Honour and sovereignty

If Pakistan is internationally isolated, any proud assertion of sovereignty will be of no use.

Editorial May 06, 2011
Honour and sovereignty

Chief of Army Staff General Ashfaq Parvez Kayani, through his Inter-Services Public Relations (ISPR) wing, has hit back at the US in the wake of the killing of Osama bin Laden in Abbottabad, warning of “dire consequences” if the country’s sovereignty is violated again. He said that “any similar action violating the sovereignty will warrant a review of military and intelligence cooperation with the US”. He has already asked the US to reduce the strength of US military personnel in Pakistan.

The tough reaction is clearly in response to the aggressive opinion in the US Congress and the western press, calling in doubt Pakistan’s commitment to fighting terrorism, with the innuendo that the ISI could have been actually involved in providing a safe haven to Osama. The charge was not accepted in the partial GHQ rebuttal, which was that the CIA had taken the ISI’s initial intelligence on Osama but withheld further developments from the ISI.

More indication of the source of this aggressive stance was contained in two references made in the statement: 1) Pakistan’s nuclear assets were in safe hands, and “unlike an undefended civilian compound, our strategic assets are well protected and an elaborate defensive mechanism is in place”; and 2) any similar attack or raid undertaken by India “will be responded to very strongly”.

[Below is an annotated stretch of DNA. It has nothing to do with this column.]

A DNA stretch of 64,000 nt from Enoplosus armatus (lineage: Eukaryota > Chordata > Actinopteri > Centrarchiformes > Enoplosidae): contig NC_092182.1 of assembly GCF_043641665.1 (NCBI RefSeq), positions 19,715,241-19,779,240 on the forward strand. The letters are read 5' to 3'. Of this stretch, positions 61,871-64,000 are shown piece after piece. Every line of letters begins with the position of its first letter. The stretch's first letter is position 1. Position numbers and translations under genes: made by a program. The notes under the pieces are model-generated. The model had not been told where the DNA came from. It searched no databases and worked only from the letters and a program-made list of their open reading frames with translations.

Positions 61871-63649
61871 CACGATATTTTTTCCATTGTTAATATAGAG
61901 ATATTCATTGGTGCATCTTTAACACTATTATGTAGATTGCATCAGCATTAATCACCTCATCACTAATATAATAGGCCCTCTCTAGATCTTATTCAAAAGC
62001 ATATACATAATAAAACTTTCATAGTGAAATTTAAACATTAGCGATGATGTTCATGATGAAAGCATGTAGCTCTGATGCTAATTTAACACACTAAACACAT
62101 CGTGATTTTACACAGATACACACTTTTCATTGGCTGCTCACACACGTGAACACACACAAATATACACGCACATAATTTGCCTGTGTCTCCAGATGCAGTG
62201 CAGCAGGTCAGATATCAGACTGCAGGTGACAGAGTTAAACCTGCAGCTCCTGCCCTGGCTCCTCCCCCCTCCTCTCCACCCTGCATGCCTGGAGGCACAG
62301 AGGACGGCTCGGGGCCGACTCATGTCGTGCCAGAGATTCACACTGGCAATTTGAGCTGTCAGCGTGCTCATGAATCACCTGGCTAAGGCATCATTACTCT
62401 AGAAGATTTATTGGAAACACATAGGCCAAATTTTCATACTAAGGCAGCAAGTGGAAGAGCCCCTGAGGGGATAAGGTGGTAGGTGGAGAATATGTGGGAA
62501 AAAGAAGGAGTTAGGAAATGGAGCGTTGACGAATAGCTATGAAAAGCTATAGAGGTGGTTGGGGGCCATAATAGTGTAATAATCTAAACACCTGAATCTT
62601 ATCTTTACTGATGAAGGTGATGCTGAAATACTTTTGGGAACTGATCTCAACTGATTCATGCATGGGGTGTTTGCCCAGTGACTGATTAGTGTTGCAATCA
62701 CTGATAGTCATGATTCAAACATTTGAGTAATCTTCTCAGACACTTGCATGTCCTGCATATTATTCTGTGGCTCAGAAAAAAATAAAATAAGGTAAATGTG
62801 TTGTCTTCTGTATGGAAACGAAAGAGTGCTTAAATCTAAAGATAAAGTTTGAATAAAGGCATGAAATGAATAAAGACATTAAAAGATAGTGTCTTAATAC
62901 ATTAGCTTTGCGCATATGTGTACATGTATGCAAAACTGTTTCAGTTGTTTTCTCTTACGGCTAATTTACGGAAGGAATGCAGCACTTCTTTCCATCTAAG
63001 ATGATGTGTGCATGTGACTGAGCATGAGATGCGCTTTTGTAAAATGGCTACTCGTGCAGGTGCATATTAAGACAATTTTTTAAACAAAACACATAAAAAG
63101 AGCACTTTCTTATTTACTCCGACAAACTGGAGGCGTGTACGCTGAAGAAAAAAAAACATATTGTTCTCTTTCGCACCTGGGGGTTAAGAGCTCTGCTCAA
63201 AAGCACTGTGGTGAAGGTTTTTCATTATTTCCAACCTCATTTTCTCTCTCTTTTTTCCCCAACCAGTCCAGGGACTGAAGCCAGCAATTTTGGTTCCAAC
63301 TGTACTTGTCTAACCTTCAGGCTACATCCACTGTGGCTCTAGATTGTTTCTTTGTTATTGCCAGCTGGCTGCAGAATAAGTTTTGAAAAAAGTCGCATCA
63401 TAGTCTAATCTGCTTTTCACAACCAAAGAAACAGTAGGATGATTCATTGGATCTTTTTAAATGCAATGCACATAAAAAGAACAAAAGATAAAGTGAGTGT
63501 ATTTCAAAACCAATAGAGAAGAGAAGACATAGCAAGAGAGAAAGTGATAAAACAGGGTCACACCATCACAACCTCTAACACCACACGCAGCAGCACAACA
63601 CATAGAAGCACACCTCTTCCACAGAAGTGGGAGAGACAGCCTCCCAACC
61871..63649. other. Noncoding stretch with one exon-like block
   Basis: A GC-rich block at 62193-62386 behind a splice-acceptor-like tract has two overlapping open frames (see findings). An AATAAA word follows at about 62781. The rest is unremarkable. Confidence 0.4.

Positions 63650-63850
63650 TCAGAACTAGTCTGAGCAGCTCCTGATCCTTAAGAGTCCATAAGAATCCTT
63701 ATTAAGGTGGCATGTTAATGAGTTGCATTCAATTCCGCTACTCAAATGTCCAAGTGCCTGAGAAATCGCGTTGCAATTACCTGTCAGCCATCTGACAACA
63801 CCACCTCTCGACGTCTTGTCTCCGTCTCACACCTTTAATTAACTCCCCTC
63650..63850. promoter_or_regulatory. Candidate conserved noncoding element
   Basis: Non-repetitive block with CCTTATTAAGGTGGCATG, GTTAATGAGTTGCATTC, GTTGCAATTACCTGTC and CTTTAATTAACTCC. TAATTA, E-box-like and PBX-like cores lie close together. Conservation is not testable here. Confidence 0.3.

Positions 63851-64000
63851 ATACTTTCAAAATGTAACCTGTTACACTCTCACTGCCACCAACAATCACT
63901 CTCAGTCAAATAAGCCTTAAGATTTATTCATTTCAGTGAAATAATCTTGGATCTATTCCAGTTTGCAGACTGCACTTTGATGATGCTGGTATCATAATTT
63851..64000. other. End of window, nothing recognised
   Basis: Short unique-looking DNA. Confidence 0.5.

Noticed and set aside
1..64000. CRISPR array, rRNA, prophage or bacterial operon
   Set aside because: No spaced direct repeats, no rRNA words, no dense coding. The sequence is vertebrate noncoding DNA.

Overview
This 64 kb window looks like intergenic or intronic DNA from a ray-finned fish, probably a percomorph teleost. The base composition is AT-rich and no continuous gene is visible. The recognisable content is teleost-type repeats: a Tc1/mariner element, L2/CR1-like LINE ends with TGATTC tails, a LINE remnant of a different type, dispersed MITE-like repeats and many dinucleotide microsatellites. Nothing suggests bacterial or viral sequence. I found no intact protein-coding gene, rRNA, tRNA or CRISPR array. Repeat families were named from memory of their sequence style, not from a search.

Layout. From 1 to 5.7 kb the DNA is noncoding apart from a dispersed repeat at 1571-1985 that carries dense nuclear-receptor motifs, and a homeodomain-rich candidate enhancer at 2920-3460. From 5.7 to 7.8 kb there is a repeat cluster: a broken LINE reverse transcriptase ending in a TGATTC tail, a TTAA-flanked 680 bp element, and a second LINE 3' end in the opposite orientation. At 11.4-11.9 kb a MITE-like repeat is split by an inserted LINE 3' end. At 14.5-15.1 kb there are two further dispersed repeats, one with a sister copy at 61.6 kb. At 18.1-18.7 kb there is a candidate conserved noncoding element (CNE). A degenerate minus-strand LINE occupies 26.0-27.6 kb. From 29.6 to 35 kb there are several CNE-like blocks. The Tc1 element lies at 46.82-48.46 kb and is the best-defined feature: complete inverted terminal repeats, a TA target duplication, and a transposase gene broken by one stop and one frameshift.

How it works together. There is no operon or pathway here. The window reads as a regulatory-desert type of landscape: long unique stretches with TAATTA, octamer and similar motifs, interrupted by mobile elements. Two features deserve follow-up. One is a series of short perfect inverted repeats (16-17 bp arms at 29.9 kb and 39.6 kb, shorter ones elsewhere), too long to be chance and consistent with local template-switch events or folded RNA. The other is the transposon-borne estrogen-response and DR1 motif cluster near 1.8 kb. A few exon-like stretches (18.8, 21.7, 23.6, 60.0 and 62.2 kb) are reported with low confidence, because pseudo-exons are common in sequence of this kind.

The Foreign Office has spoken along the same lines, making it manifest that the government of Pakistan stands together with the GHQ. It warned India about a “terrible catastrophe” if it mimicked US ‘unilateralism’. As if on cue, the Pakistan Ex-Servicemen Association (Pesa) has declared its intent to stand firmly with the people of Pakistan who, it said, are “deeply humiliated” by the violation of Pakistan’s sovereignty by the US. Earlier, the Foreign Office, too, referred to the compulsion of the army and the government ‘to stand with the people’. Similarly, the army chief had said that he would not accept “welfare of the people at the cost of national honour”.